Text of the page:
Written by Peter J. Hoffman, Assistant Professor, Graduate Programs in International Affairs, The New School
The World Health Organization (WHO) is the preeminent international instrument for addressing global pandemics, but with COVID-19 infections and associated fatalities soaring many have raised the issue of responsibility for what the organization does and who it serves. On April 7, US President Donald Trump branded the WHO as “China-centric” and claimed it has failed to adequately react in providing information and strategies for mitigating and solving the crisis—and most recently stated he will suspend US funding the organization. Others have similarly referred to the WHO derisively as the “Wuhan Health Organization” or the “Chinese Health Organization.” But, while the WHO has been woefully circumspect in denouncing China’s muzzling, intimidation, and imprisonment of whistleblowers like Dr. Li Wenliang, the polemics of critics fundamentally misunderstand the political contexts in which the WHO operates.
First, like other international organizations, the WHO, is limited by what its members allow it to be and to do. The WHO is staffed by qualified medical professionals, but its technical proficiencies are not the issue. It’s the organization’s political moorings that matter. In this case, the WHO has been hamstrung by the delicate balance it must strike in engaging with China. Pressing China too hard or publicly denouncing the government may have resulted in the WHO being denied access to the country and this would have prevented investigation, surveillance, and documentation that has been invaluable in containing the further spread of COVID-19.
Second, funding for the WHO is structured in ways that limit how money is spent. While there are assessed contributions for core programming that allow for some discretion in spending, over three-quarters is financed through voluntary contributions that are earmarked for specific programming. Additionally, the overall amount of resources channeled through the WHO are paltry and a glaring symbol that the wealthiest countries have a parochial view of public health as intrinsically a national issue rather than understand that infectious diseases are most efficiently and effectively addressed at the global level. The WHO has a biennial budget of a little over $4.8 billion for a world population of 7.8 billion, that works out to be approximately 30 cents per person per year. By comparison, the US federal government’s Department of Health and Human Services (which includes the Centers for Disease Control and Prevention, and the National Institutes of Health) is budgeted to spend over $88 billion for the public health of a population numbering near 330 million, or over $266 per person annually. Even the department of public health for New York City alone has an annual budget that is about two-thirds that of the WHO’s; NYC’s $1.6 billion provides for 8.4 million people, resulting in over $190 per person each year. Moreover, the WHO often is forced to wait on the funding it is designated to receive; for instance, after falling behind in paying its assessed dues in 2019 and not contributing what it owes for 2020, the US is presently over $200 million in arrears.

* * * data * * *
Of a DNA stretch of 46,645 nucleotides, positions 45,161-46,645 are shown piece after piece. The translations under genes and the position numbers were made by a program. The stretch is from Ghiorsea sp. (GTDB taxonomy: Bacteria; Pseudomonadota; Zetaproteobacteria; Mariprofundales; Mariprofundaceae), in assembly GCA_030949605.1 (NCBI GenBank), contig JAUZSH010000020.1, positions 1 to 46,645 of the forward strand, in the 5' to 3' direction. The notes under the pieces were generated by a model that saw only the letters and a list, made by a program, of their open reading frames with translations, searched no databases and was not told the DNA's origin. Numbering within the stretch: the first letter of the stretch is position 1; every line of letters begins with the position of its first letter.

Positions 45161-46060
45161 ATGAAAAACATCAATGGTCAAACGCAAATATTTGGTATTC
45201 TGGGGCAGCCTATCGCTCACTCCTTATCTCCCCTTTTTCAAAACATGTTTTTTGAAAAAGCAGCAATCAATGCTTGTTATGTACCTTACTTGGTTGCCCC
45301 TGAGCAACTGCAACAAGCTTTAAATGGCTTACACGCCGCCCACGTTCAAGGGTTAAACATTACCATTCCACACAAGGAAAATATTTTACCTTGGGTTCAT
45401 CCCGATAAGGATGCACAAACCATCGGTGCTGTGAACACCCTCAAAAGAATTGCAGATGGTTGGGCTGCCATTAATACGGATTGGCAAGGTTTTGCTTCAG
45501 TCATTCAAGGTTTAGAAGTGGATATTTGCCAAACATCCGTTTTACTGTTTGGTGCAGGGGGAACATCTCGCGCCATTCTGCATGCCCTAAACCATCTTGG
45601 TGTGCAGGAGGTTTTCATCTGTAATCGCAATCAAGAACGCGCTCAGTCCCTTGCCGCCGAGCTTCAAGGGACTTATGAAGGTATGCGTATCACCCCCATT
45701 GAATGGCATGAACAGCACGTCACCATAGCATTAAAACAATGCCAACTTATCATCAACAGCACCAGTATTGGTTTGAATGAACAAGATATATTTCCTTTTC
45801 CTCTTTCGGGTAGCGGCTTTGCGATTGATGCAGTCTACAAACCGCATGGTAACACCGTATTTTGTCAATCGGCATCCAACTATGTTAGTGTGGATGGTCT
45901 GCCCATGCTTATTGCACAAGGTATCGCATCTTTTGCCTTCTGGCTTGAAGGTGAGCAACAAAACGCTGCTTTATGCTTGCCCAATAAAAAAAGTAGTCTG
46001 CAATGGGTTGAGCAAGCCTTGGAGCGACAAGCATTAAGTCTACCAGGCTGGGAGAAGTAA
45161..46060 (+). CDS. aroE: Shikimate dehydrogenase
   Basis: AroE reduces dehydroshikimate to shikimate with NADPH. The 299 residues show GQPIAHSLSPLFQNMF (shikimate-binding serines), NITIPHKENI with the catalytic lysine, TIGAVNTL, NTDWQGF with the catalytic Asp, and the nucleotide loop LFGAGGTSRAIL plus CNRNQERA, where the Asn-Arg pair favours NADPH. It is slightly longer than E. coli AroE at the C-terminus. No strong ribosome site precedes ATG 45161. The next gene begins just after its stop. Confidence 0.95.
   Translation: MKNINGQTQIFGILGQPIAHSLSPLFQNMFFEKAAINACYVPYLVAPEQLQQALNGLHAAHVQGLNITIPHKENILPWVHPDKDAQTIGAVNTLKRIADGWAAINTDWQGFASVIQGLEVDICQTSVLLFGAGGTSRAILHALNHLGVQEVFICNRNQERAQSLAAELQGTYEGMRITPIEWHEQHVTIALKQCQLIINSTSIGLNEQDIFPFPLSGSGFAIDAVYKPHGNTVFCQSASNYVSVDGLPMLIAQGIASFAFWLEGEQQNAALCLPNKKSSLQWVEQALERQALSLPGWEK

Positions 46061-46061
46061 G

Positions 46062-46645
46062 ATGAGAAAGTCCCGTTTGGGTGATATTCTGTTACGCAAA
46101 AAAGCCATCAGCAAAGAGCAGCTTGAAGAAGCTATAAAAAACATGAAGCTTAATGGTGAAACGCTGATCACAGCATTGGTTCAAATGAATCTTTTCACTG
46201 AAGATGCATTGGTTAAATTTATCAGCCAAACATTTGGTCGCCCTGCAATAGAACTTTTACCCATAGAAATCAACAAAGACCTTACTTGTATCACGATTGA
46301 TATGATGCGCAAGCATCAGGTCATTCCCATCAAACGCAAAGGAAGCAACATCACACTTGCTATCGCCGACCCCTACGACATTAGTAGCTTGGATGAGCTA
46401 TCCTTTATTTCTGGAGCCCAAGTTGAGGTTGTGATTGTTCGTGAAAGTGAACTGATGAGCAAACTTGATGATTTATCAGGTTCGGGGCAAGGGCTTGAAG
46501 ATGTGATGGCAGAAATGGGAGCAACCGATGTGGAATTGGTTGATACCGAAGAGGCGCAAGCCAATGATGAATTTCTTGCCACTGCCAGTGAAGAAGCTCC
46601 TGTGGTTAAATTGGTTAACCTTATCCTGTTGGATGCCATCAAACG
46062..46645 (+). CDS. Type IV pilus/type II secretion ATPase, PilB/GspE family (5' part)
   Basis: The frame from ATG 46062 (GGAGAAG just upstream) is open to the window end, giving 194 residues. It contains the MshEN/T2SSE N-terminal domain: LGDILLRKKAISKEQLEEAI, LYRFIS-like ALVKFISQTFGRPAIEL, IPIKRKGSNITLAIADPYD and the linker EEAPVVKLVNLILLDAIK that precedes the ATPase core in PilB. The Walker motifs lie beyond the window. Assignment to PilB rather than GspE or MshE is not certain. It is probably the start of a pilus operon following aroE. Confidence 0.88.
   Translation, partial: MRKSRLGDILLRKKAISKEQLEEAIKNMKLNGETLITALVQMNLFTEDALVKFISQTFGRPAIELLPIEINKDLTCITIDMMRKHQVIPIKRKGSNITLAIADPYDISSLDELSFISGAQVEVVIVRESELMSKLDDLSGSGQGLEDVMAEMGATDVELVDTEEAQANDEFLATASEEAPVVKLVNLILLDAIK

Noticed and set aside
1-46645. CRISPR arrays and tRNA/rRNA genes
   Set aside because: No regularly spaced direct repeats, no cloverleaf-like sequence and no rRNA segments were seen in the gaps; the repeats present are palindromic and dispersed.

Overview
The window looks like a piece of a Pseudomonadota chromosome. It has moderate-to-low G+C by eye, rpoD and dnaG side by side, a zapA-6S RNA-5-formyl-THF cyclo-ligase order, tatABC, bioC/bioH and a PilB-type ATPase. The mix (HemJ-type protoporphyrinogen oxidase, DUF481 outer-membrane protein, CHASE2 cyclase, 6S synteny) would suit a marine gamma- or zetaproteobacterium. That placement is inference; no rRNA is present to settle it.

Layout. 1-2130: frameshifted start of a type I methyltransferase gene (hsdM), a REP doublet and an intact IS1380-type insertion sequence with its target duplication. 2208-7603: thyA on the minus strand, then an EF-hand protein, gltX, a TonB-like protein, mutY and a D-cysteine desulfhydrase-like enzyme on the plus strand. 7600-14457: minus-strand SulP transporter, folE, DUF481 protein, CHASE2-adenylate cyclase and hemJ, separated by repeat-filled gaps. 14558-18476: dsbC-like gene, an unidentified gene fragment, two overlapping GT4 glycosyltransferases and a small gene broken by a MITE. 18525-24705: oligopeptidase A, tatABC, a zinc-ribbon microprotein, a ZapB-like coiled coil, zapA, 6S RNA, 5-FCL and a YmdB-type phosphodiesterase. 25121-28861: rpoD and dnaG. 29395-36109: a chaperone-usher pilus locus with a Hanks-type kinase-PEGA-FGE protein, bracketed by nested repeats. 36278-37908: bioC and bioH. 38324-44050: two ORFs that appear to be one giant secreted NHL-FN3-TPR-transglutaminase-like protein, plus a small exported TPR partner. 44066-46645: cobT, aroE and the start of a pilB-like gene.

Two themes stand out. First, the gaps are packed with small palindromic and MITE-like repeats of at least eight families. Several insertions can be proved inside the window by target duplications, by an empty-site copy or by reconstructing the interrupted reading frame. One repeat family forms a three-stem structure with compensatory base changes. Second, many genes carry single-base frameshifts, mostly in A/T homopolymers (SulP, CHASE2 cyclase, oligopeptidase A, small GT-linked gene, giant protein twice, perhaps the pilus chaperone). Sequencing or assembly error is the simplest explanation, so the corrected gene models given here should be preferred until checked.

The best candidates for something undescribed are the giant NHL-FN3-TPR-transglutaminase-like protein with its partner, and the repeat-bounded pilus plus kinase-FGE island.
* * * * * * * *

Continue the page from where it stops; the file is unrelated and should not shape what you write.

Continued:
Yet, the political truth about the material facts that structure the WHO is not what critics of the organization are interested in. Rather, their critiques are an exercise in blame game theater designed to distract from their own culpability. Although it wasn’t until February 8 that the Chinese government let WHO monitors into the country already on January 30 the WHO played its part in ringing alarm bells by designating the disease as a “public health emergency of international concern.” Countries that would have listened and acted at that time would surely have avoided a significant amount of spreading of infections and deaths.
So, who’s responsible for what the WHO has done and has not done on COVID-19? Social distancing by individuals is a short-term medical tactic for addressing infectious diseases, but it is not a successful long-term political strategy for states and societies facing the scale, scope, and reach of global problems. The staff of the WHO have made invaluable contributions in producing timely and vital knowledge, but they alone cannot address the political shackles and resource constraints that impedes responding to COVID-19. That is on those who have not given the WHO adequate power and authority to stand-up to states when necessary, who underfund the WHO’s work, and who dismiss the WHO’s warnings. The “who” behind the WHO is member states. If we want a better WHO for when the next pandemic strikes, it starts with changing who’s in charge of national governments that comprise WHO member states.